Feb
23
2018

 

Most people get hearts for Valentine’s Day.

Jeanne Ficociello got a kidney.

Ficociello, VMD, MS, DACVIM, and a specialist in internal medicine at AAHA-accredited VCA South Shore Animal Hospital in Weymouth, Massachusetts, was diagnosed with polycystic kidney disease (PKD)—a genetic condition that cause cysts to grow on and damage the kidneys—while being treated for a lacrosse injury when she was in college.

Ficociello says her first thought upon hearing the news was, “I’ll never play lacrosse again.” At the time, she was devastated, but she laughs about it now. “I was 18,” she says. “I thought lacrosse was going to be some sort of career channel for me.”

Instead, Ficociello, now 40, rechanneled her energy into earning an undergraduate degree in biology, then going on to earn her VMD at the University of Pennsylvania.

The PKD wasn’t that bad, in the beginning.

Ficociello says PKD can take different paths in different people. “Some people aren’t that affected by it,” she says. “Some people go into renal failure. I figured that at some point, I’d be headed in that direction.”

Things were stable until 2004, when she tested positive for hypertension, a leading cause of kidney failure. She was still in veterinary school and still playing lacrosse.

She kept studying. She stopped playing lacrosse.

In 2011, her kidney function started to drop.

To be eligible for a kidney transplant, kidney function must be at 20% or less. Today, Ficociello is at 17%.

In one respect, Ficociello considered herself fortunate. “I have very little function left, but I've never needed dialysis,” she says. “I’ve been very lucky.”

Ficociello went on the organ donor list a year and a half ago. The wait for a kidney varies by region. In Massachusetts, it’s four years, assuming you’re a good candidate for a transplant. Ficociello’s doctors thought she was. To speed up the process, they encouraged her to try to find a living kidney donor.

Organs that come up on transplant donor lists of necessity come from deceased people. And kidneys on that list are called dead kidneys, for obvious reasons.

A “live kidney” must, by definition, come from a living donor. And there’s no transplant list for live kidneys—if you want one, you need to go out and find a donor. Or the donor needs to find you.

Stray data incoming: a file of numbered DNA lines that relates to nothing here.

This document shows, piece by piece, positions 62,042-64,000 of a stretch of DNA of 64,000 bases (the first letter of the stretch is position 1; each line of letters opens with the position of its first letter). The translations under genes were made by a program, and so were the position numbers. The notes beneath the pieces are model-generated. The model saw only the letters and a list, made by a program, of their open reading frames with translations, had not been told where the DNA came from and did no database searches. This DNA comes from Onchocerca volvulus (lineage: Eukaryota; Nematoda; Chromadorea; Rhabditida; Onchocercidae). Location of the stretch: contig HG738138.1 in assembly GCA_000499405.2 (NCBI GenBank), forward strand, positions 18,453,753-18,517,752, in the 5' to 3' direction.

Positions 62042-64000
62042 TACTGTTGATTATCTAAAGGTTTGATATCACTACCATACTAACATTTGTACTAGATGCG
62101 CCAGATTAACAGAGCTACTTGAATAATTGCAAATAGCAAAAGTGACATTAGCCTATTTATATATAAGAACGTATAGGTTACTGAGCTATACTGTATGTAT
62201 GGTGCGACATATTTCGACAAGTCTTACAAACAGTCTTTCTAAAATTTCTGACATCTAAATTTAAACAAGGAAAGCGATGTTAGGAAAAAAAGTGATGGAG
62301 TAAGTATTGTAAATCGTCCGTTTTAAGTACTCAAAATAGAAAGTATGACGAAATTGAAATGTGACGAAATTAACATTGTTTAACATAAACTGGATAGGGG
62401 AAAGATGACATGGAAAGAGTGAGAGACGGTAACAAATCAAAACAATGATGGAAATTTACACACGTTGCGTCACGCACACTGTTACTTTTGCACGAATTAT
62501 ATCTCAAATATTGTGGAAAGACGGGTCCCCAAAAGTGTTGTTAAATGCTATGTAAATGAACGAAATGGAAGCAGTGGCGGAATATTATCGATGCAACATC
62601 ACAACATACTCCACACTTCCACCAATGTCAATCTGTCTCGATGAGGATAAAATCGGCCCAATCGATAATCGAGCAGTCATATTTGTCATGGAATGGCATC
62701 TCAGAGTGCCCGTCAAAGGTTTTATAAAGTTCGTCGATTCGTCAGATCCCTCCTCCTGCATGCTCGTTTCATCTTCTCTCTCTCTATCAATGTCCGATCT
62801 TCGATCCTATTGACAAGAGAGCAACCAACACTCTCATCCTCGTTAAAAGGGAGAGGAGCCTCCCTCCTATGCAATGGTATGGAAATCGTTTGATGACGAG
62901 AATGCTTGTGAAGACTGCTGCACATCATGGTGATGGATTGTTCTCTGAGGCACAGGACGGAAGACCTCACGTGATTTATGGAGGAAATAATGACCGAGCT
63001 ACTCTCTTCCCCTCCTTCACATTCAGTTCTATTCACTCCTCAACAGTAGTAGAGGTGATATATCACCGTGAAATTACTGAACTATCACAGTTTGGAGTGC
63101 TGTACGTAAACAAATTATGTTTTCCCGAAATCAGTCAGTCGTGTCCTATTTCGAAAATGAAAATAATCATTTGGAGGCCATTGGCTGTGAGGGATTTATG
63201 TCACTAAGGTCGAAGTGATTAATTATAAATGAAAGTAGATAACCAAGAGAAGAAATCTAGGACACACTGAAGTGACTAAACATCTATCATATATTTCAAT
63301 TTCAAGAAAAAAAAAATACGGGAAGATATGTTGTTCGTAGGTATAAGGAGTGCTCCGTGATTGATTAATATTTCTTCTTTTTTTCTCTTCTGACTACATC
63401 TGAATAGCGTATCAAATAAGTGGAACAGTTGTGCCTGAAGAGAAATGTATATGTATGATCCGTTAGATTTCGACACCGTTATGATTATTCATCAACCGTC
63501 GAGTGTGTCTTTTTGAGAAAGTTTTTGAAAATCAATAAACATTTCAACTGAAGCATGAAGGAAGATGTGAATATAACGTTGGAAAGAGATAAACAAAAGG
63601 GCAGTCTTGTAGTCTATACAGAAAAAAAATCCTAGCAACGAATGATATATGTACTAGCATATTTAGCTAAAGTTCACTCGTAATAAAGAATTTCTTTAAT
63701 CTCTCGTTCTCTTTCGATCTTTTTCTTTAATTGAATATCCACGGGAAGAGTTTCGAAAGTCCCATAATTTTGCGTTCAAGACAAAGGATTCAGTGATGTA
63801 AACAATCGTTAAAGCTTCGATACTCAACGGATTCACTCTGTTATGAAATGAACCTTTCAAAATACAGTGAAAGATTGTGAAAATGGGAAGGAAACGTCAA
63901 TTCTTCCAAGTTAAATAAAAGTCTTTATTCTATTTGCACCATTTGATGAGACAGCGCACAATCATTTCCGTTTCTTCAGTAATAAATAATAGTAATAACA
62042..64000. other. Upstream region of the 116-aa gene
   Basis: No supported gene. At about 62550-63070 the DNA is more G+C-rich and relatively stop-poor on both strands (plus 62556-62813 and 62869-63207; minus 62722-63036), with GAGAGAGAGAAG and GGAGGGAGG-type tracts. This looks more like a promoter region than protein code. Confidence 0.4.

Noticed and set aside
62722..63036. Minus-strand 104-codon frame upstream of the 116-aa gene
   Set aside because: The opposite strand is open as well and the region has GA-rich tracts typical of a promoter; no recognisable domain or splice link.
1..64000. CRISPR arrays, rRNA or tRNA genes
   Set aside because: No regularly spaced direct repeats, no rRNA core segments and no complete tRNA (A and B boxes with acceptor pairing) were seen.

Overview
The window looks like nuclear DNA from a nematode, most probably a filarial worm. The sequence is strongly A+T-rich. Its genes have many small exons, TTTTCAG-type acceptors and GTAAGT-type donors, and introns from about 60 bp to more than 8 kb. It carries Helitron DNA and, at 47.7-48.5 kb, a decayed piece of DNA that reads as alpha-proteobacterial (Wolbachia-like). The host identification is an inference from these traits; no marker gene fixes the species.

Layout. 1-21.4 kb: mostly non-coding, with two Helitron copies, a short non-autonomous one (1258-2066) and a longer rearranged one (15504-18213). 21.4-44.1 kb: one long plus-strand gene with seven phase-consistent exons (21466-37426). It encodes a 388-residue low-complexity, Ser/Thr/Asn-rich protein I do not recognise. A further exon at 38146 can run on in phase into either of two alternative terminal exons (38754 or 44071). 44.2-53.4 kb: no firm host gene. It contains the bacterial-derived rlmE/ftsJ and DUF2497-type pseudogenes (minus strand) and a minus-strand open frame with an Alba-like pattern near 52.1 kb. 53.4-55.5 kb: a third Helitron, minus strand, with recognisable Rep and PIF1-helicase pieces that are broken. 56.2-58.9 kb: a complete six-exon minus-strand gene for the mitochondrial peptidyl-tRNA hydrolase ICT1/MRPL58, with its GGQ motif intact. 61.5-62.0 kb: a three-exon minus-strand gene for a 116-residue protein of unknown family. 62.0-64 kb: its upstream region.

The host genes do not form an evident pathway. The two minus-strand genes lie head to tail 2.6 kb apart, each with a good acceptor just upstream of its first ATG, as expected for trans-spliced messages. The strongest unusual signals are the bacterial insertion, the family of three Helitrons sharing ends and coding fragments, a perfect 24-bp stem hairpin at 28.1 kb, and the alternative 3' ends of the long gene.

So, in 2015, Ficociello put the word out on social media that she was looking for a kidney. She posted on Facebook. A coworker started a GoFundMe page for her.  

The agonizing wait began.

Ficociello came close to finding a match three times, but after initial blood workups, none of them worked out. Then, her doctors called to tell her that a new potential donor had popped up, and it looked promising. Plus, the person lived in the area.

“[The doctors] said, ‘There’s someone who’s close, they’re 98% through the process, we think this is going to be a go. But she doesn’t want to tell you until it's definitive, because she knows you’ve been there before and some people have fallen through,’’ Ficociello says. “I had no idea it was someone I work with every day.”

Ficociello found out on Valentine’s Day. “I was between appointments, doing paperwork, and she came back with one of our coworkers and I noticed they were filming. And she handed me this valentine.”

The valentine read: “Roses are red, violets are blue, would you like a kidney? Because I have two! The test results are in: We’re wonderfully matched. So accept this Valentine’s Day gift, no strings attached.”

“When I opened it, I didn’t even read the whole thing,” Ficociello says, “but I saw ‘kidney,’ and I looked at her, and I said, ‘Are you the person?’ And she said yes, and I started crying. I was just totally overwhelmed; it was amazing.”

The donor was Katlyne Velasquez, 27, a certified veterinary technician at VCA South Shore.

It’s a big hospital with a large staff, but it was no secret at South Shore that Ficociello was looking for a donor. “I knew that she had been looking for a while,” Velasquez says. “I spent some time and I thought about it and I just thought it would be a great gesture. Compassion is needed in everybody’s life.”

Velasquez says she never really questioned her decision to donate a kidney, but she did run the idea by a few people to see what they thought. “I [was] curious to see if anybody would freak out,” she says. “But everybody thought it was such a great thing. Nobody tried to talk me out of it.”

The transplant will take place within the next six months. Velasquez expects to be in the hospital four or five days for the operation itself, and she’ll be at home recovering for another four to six weeks after that. The money raised by Ficociello’s GoFundMe account should cover her costs, both pre- and post-op. “It’s a little tricky,” she says. “You can’t take money for giving somebody a kidney.”

Velasquez says she hasn’t had much time to think about the enormity of what she’s committed to. “It’s all still pretty new. [Ficociello is] wonderful, and the fact that she’s such a great person is just icing on the cake.”

But in the end, it wasn’t much of decision for Velasquez. More of a no-brainer, really. “I think compassion is the purpose of what we’re all doing here,” she says.

It’s a mindset familiar to the staff at VCA South Shore.

“We’re very, very lucky,” Ficociello says. “Part of why we provide such excellent care at this hospital is that we care about each other. That just inherently lends itself to providing excellent care to patients.”

Photo credit: (c) Katlyne Velasquez

 

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